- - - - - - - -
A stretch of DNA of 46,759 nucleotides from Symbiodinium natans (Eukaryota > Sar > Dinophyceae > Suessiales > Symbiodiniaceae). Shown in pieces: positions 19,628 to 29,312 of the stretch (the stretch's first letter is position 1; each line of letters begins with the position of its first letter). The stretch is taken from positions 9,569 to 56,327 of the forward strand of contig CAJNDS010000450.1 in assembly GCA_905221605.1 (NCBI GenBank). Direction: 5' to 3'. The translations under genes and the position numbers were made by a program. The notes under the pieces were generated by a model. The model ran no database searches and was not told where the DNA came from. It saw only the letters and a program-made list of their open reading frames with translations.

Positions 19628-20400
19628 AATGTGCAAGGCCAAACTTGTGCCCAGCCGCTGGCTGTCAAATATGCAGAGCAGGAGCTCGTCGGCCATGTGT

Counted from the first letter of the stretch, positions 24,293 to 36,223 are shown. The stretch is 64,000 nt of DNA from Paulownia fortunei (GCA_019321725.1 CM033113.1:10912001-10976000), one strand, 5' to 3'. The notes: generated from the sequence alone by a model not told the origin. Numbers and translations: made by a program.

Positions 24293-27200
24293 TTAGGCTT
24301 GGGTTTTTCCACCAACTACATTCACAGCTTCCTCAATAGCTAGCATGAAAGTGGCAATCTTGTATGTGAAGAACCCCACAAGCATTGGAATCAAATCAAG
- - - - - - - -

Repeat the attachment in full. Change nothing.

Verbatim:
A stretch of DNA of 46,759 nucleotides from Symbiodinium natans (Eukaryota > Sar > Dinophyceae > Suessiales > Symbiodiniaceae). Shown in pieces: positions 19,628 to 29,312 of the stretch (the stretch's first letter is position 1; each line of letters begins with the position of its first letter). The stretch is taken from positions 9,569 to 56,327 of the forward strand of contig CAJNDS010000450.1 in assembly GCA_905221605.1 (NCBI GenBank). Direction: 5' to 3'. The translations under genes and the position numbers were made by a program. The notes under the pieces were generated by a model. The model ran no database searches and was not told where the DNA came from. It saw only the letters and a program-made list of their open reading frames with translations.

Positions 19628-20400
19628 AATGTGCAAGGCCAAACTTGTGCCCAGCCGCTGGCTGTCAAATATGCAGAGCAGGAGCTCGTCGGCCATGTGT

Counted from the first letter of the stretch, positions 24,293 to 36,223 are shown. The stretch is 64,000 nt of DNA from Paulownia fortunei (GCA_019321725.1 CM033113.1:10912001-10976000), one strand, 5' to 3'. The notes: generated from the sequence alone by a model not told the origin. Numbers and translations: made by a program.

Positions 24293-27200
24293 TTAGGCTT
24301 GGGTTTTTCCACCAACTACATTCACAGCTTCCTCAATAGCTAGCATGAAAGTGGCAATCTTGTATGTGAAGAACCCCACAAGCATTGGAATCAAATCAAG